Nasrudin and a few of his buddies went to one of their friend’s homes one night for a dinner of chicken and rice.
As they ate, the friend, wanting to play a little joke at Nasrudin’s expense, snuck the chicken bones from his meal into Nasrudin’s plate. Then, when everyone finished eating, he remarked, “Nasrudin, you’re a real pig! Look at all the bones in your plate-you must have eaten enough for two people!“
“If I am an overeater,” Nasrudin quickly responded, “then what about you? Not only have you been eating like a starved man this entire time, you’ve apparently eaten every bone in your plate as well!“
Friend: “Nasrudin, which is wiser: camel or man?”
“Because a camel carries loads but does not ask for more, whereas man, even if he is overwhelmed by responsibility, often chooses to add more.”
After hours of labor, Nasrudin’s pregnant wife had still not given birth.
The midwife, full of anxiety, turned to Nasrudin and said, “Mulla, I really don’t know what to do. Do you have any ideas?”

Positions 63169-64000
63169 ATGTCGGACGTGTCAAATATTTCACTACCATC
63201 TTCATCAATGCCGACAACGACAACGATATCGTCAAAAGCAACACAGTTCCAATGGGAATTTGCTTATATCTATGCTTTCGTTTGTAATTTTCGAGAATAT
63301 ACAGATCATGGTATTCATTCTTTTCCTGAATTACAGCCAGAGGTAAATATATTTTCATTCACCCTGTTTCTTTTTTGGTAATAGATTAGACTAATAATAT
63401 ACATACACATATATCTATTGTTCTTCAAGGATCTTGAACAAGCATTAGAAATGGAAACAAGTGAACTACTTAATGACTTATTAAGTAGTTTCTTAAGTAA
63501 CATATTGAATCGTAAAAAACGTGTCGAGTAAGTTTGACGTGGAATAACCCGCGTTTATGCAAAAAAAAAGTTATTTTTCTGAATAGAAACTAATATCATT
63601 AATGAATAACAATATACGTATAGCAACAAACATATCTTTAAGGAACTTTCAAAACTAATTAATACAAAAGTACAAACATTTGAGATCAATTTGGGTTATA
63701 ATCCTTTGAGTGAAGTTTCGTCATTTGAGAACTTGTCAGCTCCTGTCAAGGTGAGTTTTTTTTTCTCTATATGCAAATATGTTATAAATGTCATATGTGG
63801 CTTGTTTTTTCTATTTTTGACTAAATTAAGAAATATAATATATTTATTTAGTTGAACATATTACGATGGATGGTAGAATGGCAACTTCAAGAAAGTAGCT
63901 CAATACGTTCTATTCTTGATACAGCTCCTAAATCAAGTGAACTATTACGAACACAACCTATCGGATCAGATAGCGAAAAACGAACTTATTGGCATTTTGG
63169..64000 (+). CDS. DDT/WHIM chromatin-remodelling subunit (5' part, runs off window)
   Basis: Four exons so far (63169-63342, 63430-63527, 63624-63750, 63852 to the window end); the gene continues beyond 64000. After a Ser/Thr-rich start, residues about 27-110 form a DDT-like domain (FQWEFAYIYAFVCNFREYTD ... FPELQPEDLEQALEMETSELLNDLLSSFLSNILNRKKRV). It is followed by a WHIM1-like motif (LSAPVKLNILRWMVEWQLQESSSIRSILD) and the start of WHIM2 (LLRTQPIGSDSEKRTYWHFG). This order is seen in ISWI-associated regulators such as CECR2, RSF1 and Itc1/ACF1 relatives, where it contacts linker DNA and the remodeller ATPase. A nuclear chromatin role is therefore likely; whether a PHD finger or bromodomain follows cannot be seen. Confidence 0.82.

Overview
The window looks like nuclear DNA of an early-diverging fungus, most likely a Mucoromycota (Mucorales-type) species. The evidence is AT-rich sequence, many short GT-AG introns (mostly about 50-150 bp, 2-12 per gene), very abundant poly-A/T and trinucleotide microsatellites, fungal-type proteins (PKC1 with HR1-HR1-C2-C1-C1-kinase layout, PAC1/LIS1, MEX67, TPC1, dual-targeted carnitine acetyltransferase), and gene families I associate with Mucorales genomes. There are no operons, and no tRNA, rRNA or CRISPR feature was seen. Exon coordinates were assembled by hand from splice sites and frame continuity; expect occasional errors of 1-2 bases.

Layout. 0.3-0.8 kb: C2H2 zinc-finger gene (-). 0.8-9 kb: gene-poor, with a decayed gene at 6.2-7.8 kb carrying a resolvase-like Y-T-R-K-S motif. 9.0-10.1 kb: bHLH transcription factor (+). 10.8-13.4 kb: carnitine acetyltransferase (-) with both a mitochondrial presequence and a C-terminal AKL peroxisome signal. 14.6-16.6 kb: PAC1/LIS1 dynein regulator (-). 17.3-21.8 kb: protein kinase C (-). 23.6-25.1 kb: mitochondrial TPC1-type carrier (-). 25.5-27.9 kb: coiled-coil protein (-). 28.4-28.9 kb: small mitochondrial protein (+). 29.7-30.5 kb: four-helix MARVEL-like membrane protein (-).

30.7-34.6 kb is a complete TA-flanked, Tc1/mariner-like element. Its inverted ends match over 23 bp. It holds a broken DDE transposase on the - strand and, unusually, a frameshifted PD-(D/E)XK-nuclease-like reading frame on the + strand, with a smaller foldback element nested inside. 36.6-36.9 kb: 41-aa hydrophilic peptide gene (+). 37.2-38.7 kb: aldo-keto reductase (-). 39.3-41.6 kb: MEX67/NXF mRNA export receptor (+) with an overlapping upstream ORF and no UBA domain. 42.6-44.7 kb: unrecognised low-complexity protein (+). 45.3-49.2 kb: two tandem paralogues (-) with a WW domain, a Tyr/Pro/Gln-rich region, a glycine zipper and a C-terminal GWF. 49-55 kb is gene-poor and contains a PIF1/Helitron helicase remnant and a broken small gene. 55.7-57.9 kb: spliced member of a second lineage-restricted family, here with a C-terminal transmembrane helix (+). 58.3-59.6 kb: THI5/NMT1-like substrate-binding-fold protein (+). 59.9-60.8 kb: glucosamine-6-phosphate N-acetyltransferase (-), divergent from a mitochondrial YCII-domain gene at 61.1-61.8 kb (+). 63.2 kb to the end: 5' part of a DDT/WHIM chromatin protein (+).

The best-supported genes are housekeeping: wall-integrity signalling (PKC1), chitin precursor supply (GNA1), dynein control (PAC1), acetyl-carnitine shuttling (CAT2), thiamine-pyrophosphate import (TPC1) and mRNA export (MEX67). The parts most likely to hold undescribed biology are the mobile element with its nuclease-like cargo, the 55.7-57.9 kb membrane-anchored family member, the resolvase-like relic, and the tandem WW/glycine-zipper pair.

After thinking for a while, Nasrudin ran to his neighbor’s house and came back with a toy in his hand.
Then, as both his wife and the midwife watched in curiosity, he began playing with the toy in front of his wife.
“What in the world are you doing?” asked the midwife.
“Relax-“ Nasrudin replied, “-I’ve got this all under control.”
“What are you talking about?”
“Well, from what I know of kids, once the child sees this toy, he will jump out and play with it.”
A conqueror headquartered in Nasrudin’s city was looking for ways to put an end to a rebellion that had started in one of the nearby towns he ruled.
“The people have risen against the governor,” one of his officials explained. “They say they have had enough of his oppressive rule.”
“We should send troops and weapons to quell the disorder,” added a military general. “Once we make your Highness’s presence felt, the revolt will surely come to an end.”